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    National Park Arizona

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  • Tucson Mountain District Roads Closed Due to Flash Flooding

    Several interior roads, including the scenic loop, are closed in Tucson Mountain District (west) due to severe storms and flash flooding on August 26th. Roads will remain closed until further notice. Check the park's facebook page for updated information More »

  • Labor Day Run - Rincon Mountain District Road Closure - Sept. 1st

    Due to the Annual Labor Day Run, Saguaro National Park's Rincon Mountain District Loop Drive will be closed from 4:00am to approx 10:30am on Sept. 1, 2014. Please be advised of vehicle congestion along roadsides when approaching the park during this time. More »

Coatis, Raccoons, and Ringtails


NPS/saguaro national park

White-nosed Coati (Nasua narica) The coatimundi, or coati, is a member of the raccoon family found from Arizona to South America. It has a long snout with a flexible nose which it uses to root in the soil for grubs and other invertebrates. They can flip over rocks in search of snakes and lizards or use excellent climbing skills to forage for nuts, berries, or bird eggs in trees. Sonoran Desert coatis are most often found in oak- and sycamore-lined canyons, or in lower elevation riparian areas in winter. They are most active during the morning and late afternoon (diurnal). They spend the night in trees or caves. Female coati and their young live in bands and are joined by males during mating season.


NPS/saguaro national park

Common Raccoon (Procyon lotor) Though not usually considered a desert animal, the raccoon can be found in the Sonoran Desert as long as it has a source of permanent water nearby. They adapt well to life near humans and can be found in suburbs and developments often digging through trashcans. In wild habitats, most of their food is found in and along ponds, rivers, and streams.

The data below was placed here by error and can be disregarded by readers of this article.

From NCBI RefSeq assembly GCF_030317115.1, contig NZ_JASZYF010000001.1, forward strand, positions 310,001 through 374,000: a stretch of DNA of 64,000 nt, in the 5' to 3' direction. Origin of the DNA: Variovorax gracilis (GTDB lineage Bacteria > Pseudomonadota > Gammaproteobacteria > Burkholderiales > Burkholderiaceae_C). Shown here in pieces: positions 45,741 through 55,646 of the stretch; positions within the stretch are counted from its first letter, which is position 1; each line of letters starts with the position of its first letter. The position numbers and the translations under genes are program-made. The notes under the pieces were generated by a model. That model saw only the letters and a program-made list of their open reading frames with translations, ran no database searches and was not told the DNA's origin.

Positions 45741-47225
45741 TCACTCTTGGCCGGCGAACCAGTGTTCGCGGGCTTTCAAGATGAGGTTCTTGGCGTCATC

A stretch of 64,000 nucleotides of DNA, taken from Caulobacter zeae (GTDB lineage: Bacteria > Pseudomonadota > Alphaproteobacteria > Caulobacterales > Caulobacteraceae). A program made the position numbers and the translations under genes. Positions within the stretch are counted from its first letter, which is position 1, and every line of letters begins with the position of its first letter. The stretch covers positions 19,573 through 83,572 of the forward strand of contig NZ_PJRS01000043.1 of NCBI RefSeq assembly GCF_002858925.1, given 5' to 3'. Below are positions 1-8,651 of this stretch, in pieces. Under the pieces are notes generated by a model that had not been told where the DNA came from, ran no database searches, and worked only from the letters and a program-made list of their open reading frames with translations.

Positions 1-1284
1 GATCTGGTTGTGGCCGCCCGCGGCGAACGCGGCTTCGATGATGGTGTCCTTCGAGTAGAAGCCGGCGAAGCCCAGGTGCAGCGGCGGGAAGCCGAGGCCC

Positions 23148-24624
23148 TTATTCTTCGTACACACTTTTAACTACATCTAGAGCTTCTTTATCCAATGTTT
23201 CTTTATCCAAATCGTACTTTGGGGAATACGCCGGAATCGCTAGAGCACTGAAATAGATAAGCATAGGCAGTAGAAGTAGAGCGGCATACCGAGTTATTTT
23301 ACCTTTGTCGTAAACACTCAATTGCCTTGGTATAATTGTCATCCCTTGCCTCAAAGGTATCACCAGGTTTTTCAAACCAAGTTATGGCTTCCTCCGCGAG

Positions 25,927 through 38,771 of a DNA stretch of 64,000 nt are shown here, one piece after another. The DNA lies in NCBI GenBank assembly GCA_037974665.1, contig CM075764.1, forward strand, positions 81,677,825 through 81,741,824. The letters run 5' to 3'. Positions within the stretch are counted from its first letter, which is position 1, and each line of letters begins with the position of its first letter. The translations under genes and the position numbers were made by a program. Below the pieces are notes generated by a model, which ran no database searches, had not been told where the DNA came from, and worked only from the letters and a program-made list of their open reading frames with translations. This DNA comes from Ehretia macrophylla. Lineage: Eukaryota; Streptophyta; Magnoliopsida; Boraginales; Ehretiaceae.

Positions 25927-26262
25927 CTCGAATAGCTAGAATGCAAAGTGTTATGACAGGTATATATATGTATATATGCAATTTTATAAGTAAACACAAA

Total length: 24 - 37in (60 –95cm)

Weight: 12-30lbs (5.4 - 13.6kg)

Diet: Fish, frogs, aquatic insects, invertebrates, birds, eggs, mice, carrion, fruit, nuts, and grains


Ringtail (Bassariscus astutus) The ringtail, sometimes called the ringtail cat or miner’s cat, is actually a member of the raccoon family. The small, squirrel-sized ringtail is Arizona’s state mammal. Though fairly common at Saguaro National Park, they are secretive and rarely show themselves. They live in rocky canyons and den in caves, rocky crevices, hollow trees, and sometimes buildings. They are great leapers and climbers and use their long, banded tails for balance. They also have semi-retractable claws and can climb headfirst down cliffs and trees.

Total length: 24 - 32in (61.6 - 81.1cm)

Weight: 1.5 - 2.5lbs (870 - 1100g)

Diet: Rodents, fruit, birds, snakes, lizards, and invertebrates

Did You Know?


"Don't call ME pig!" Javelinas are able to eat spiny prickly pear pads with no obvious harm to their mouths, stomachs or intestinal tracts due to an enzyme in their saliva. Javelinas are not true pigs, they are peccaries, which are native to the Americas. True pigs are native to Europe and Asia. Wild pigs and boars are descended from true pigs brought over on boats to the new world.